Re: RARA-AVIS: Briarpatch

From: Richard Moore (
Date: 17 Nov 2004

Briarpatch is one of the few Thomas novels I have yet to read. I saved two or three for times when I really needed a lift. Meanwhile I reread my favorites.

Interesting plotline you mention regarding buying up the leftover American arms in Vietnam. When I was there Vietnam was a living museum of 20th century small arms. A great deal of WWII surplus arms from Allied and Axis powers somehow managed to get shipped there long before the US was involved. These could be readily bought in the markets and some GIs fancied something a bit different from the M-16, especially during the period when that rifle was prone to jamming.

A favorite was the all-metal "Grease Gun" used by U.S. paratroopers in WWII. A big reason was it fired .45 caliber ammo, which was easy to obtain in Vietnam. Every gun has a distintive sound and the Grease Gun firing in the relatively slow automatic rate of the 1940s
(and with that deep base-boom of the .45) had a nifty, unique sound that stood out from the AKs and 16s in a fire fight.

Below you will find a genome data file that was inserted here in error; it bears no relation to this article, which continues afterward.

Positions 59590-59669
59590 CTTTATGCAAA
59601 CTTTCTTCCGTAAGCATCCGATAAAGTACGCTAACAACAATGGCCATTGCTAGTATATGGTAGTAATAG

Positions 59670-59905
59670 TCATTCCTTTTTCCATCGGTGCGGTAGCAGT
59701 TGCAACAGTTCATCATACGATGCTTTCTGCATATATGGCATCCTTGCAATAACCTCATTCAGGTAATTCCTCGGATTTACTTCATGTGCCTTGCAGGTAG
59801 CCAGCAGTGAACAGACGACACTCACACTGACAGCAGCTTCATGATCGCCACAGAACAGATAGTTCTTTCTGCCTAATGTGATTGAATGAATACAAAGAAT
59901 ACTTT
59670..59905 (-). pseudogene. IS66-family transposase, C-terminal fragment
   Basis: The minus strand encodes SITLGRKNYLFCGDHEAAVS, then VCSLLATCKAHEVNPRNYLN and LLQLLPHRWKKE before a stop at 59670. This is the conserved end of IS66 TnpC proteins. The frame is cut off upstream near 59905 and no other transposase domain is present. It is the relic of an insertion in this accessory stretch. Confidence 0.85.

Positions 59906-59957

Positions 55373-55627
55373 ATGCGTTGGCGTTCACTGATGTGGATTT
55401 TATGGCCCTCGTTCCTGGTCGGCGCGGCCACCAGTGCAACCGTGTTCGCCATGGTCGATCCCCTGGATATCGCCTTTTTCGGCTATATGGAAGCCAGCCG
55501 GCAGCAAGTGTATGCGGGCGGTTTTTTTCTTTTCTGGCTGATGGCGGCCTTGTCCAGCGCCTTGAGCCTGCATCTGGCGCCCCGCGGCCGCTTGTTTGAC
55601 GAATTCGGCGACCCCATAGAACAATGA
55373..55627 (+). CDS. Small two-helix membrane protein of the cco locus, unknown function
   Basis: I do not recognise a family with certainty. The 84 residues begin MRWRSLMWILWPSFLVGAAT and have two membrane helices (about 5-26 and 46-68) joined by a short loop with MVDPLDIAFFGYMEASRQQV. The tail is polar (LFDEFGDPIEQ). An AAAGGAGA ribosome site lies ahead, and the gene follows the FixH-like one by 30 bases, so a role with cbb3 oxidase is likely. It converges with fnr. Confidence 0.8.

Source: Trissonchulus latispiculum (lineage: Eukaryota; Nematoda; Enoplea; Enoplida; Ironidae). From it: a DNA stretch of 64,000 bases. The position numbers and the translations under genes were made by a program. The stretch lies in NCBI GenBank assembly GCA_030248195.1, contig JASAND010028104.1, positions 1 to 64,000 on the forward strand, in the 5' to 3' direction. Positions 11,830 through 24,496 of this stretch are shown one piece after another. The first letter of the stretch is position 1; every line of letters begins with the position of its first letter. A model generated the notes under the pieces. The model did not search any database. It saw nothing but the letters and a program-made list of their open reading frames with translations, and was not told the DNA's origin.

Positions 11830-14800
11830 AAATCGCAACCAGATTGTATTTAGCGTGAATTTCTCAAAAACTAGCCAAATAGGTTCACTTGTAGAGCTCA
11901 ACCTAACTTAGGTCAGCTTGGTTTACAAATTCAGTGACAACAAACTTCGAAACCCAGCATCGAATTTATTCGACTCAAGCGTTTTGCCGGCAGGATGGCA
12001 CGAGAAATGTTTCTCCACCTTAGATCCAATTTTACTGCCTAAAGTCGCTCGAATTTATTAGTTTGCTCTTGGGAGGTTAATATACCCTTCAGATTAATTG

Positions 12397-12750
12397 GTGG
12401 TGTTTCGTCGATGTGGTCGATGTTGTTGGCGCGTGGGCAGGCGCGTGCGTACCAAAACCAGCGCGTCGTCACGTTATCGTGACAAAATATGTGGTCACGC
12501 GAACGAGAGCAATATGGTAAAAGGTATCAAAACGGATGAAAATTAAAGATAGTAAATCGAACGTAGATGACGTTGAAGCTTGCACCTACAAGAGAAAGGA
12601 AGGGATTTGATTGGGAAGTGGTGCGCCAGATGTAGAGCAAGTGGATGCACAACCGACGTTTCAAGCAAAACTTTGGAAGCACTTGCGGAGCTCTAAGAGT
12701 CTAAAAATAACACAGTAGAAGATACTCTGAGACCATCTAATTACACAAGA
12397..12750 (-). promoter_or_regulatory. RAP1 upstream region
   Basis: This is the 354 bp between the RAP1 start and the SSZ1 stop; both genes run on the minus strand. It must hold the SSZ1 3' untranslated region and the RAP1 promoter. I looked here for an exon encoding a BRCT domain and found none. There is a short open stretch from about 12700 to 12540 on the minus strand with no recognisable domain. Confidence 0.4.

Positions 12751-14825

Anyway, Vietnam was, and I bet still is, crawling with all kinds of weapons. I'll have to put Briarpatch on my list to read for February. As I've said before, Thomas has given me more reading pleasure than any other writer I can think of.

Richard Moore

--- In, Michael Robison
<miker_zspider@y...> wrote:
> Mark wrote:

> Nothing about the Kennedy assassination and really no
> other significant theory about real historical events
> that I can recall. Well, maybe. In the book, agents
> for the CIA buy American arms left in Vietnam after
> the war and sell them to factions in other third world
> nations that want them.
> miker
> __________________________________
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This archive was generated by hypermail 2b29 : 17 Nov 2004 EST